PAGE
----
Everything You Need To Know About Convention Panels

If you’ve been following my blog for a while, you probably know that I share a lot of notes from “panels”.

If you’ve never been to a convention, you may be unfamiliar with panels. If you’ve only been to corporate/work conventions, you might look at them as torturous boredom. Or, at the very least, strictly educational.

At their most basic: panels are simply several people, sitting at table, facing an audience, sharing their thoughts on a subject.

Typically, these individuals are what’s referred to in the DC metro area at least as “SMEs” – subject-matter experts.

And, quite often, these panels have one of the panelists acting as a moderator. A good moderator asks the panel questions, makes sure everyone on the panel is heard, tries to keep any debate lively without getting too personal, accepts the questions from the audience, and does their best to help with crowd control.

A typical con panel is 50 minutes, with the first 30-40 minutes being for the panelists to talk amongst themselves about the subject, and the last 10-20 minutes being for Q&A. With a brief introduction at the beginning, and a minute or so for closing thoughts and self-promotion at the end.

Now, panels aren’t the only things to attend at a convention, there are workshops, dances, book-readings, concerts, parties, and more. In fact, before I got so involved in my writing journey, I had attended a bunch of conventions and maybe 2 panels. These days? It’s a weird weekend if I attend fewer than 20.

Never fear, you can be a writer or a fan without ever attending a convention. Although, that’s partially why I like to share my notes, so that those who can’t, or don’t attend panels still have access to the nuggets of information I try to glean from the experts.

But, should you ever attend a convention, I want to set you up for success — so you’re seen as an excellent audience member and not someone to avoid.

4 Things Not To Do During The Q&A Period

  1. “This is more of a statement than a question…”

    If you attend panels, if you’re on panels, you will hear this phrase. A LOT.

    I know that there are plenty of bright, intelligent people in the audience, I know many of them would have made excellent panelists themselves, and many ARE actually on other panels. BUT. Unless you are on this panel, this is neither the time, nor the place to insert your own opinion on the subject.

    Save it for twitter. Or facebook. Or your friends — after the panel. You will not impress the panelists, you will not impress the audience. You will, however, trigger a massive eye roll, and a lot of tuning out.
  2. Providing tons of background for your question

    Especially in writing panels and gaming panels, audience members will want to provide background for precisely why they’re asking this question, in the hopes that they will get a tailormade answer. And because they’re just plain excited about their world and their story and… everything.

    It’s fine to give a little context, but no more than 20 seconds. I’ve listened to audience members who took up to 5 minutes to get to the question portion of their statement. Most moderators aren’t going to let you get that far.

    When you take that long, you’re taking time away from the panelists answers, and keeping other people from asking their questions. (And sometimes? It comes across like you’re stealing the time to market your own stuff, which is exceedingly rude.) If you know you have trouble getting to your question within 30 seconds, work with a friend in advance to rephrase until you can. Or, take it off-line, talk to them after the panel or at their table.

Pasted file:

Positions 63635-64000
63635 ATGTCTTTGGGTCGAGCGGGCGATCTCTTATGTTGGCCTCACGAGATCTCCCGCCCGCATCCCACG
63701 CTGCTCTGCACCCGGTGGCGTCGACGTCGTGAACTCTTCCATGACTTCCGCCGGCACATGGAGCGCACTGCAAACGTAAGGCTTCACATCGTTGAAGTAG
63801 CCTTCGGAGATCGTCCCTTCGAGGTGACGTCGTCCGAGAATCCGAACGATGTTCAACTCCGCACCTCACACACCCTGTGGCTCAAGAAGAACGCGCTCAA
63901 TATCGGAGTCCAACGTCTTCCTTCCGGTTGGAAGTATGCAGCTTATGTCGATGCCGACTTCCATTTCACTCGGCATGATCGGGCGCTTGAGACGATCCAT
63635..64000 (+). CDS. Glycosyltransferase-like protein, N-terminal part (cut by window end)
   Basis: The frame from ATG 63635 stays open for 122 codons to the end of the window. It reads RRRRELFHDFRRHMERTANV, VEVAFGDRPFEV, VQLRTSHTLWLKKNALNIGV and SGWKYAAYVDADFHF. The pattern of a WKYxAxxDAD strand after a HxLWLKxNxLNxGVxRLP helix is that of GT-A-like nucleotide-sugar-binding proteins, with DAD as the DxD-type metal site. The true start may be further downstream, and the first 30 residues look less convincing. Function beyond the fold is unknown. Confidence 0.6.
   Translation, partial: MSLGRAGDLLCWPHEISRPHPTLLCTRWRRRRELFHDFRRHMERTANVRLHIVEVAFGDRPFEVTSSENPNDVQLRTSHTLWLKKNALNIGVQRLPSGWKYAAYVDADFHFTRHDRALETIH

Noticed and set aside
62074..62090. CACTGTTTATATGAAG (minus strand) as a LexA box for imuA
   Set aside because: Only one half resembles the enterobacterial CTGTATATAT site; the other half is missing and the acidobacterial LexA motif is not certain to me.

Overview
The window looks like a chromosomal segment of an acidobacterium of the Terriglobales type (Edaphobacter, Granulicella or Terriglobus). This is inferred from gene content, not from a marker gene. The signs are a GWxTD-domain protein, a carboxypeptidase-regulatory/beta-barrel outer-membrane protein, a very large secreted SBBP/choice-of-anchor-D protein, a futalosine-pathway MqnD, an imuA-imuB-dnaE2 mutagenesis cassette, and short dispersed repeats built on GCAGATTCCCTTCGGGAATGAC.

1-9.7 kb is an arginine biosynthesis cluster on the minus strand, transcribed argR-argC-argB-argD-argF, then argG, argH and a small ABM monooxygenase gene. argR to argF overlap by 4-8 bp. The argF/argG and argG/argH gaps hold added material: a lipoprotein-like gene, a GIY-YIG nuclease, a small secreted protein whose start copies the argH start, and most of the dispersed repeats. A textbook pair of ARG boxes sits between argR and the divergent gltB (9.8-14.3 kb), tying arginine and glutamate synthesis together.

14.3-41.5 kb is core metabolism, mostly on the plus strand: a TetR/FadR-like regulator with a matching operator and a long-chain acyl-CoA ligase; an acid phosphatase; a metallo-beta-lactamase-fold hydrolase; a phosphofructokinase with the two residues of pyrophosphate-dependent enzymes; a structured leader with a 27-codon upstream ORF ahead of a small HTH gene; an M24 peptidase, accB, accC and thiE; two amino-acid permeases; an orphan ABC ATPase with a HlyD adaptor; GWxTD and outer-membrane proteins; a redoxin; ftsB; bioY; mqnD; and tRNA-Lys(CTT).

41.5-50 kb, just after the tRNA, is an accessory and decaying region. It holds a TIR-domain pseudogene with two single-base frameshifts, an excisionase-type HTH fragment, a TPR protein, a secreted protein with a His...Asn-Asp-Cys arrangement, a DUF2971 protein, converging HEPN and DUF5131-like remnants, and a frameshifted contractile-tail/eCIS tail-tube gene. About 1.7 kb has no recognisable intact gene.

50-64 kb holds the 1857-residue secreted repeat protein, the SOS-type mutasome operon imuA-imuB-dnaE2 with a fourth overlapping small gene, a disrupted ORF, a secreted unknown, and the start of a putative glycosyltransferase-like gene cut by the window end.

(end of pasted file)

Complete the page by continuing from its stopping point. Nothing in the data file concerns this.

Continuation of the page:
Caveat: People at merchandise tables are NOT your audience, they are trying to sell their own merchandise and it is incredibly rude to scare away potential sales by dominating their attention.
  3. Off-topic Questions

    The panelists are prepared to speak on the subject described in the program. The other audience members are there to hear the panelists talk about the subject described in the program.

    If you have a specific question, that is unrelated to the panel, ask it after the panel.
  4. Asking tons of questions

    If no one else is asking, feel free, but don’t monopolize the Q&A period. Ask one, then give other people a chance to ask theirs — they’re paying as much to attend as you are and deserve the chance just as much. Only, if no one else has questions, should you go for a second question.

All that said, don’t be afraid to ask questions. Ask for recommendations, or a panelist to speak more on something they hinted at.

For some shameless name dropping here, I once attended a panel with the ever-famous George RR Martin on it, and, once the panel opened to questions, I asked a question addressing what I *thought* the panel had said it was going to be on in the first place. (Martin complimented my question, but the moderator actually answered my question the best…)

As I mentioned a couple weeks ago, if the Corona-virus permits, I’m actually signed up to be a panelist at three cons this spring and summer. Hopefully, I’ll be as good behind the table and I try to be in the audience.


Have you attended con panels? Are there any tips or tricks I missed?

3 thoughts on “Everything You Need To Know About Convention Panels

    • Attending cons is definitely something not all writers do. And I think I fill my time with panels so I don’t feel all awkward not knowing so many people, so I can feel productive at least. 🙂

      And I’m sure you wouldn’t have been one of the listed questioners in the first place.

      Like

  1. Pingback: Writing In The Time of Covid-19 | Morgan Hazelwood: Writer In Progress

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